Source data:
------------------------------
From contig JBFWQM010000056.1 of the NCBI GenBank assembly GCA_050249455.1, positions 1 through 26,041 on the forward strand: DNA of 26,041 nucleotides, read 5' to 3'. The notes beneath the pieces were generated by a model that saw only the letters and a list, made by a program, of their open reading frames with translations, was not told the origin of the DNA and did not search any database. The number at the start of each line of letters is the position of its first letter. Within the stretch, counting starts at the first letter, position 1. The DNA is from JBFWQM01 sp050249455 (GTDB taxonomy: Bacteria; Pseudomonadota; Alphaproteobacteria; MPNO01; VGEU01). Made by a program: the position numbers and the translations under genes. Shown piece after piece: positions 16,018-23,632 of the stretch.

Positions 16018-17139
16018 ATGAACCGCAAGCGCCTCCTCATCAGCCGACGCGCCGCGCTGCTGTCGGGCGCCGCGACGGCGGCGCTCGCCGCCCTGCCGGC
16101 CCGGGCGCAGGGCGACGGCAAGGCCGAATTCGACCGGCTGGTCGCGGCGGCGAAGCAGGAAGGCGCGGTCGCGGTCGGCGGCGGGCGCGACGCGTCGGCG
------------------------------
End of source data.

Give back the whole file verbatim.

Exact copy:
From contig JBFWQM010000056.1 of the NCBI GenBank assembly GCA_050249455.1, positions 1 through 26,041 on the forward strand: DNA of 26,041 nucleotides, read 5' to 3'. The notes beneath the pieces were generated by a model that saw only the letters and a list, made by a program, of their open reading frames with translations, was not told the origin of the DNA and did not search any database. The number at the start of each line of letters is the position of its first letter. Within the stretch, counting starts at the first letter, position 1. The DNA is from JBFWQM01 sp050249455 (GTDB taxonomy: Bacteria; Pseudomonadota; Alphaproteobacteria; MPNO01; VGEU01). Made by a program: the position numbers and the translations under genes. Shown piece after piece: positions 16,018-23,632 of the stretch.

Positions 16018-17139
16018 ATGAACCGCAAGCGCCTCCTCATCAGCCGACGCGCCGCGCTGCTGTCGGGCGCCGCGACGGCGGCGCTCGCCGCCCTGCCGGC
16101 CCGGGCGCAGGGCGACGGCAAGGCCGAATTCGACCGGCTGGTCGCGGCGGCGAAGCAGGAAGGCGCGGTCGCGGTCGGCGGCGGGCGCGACGCGTCGGCG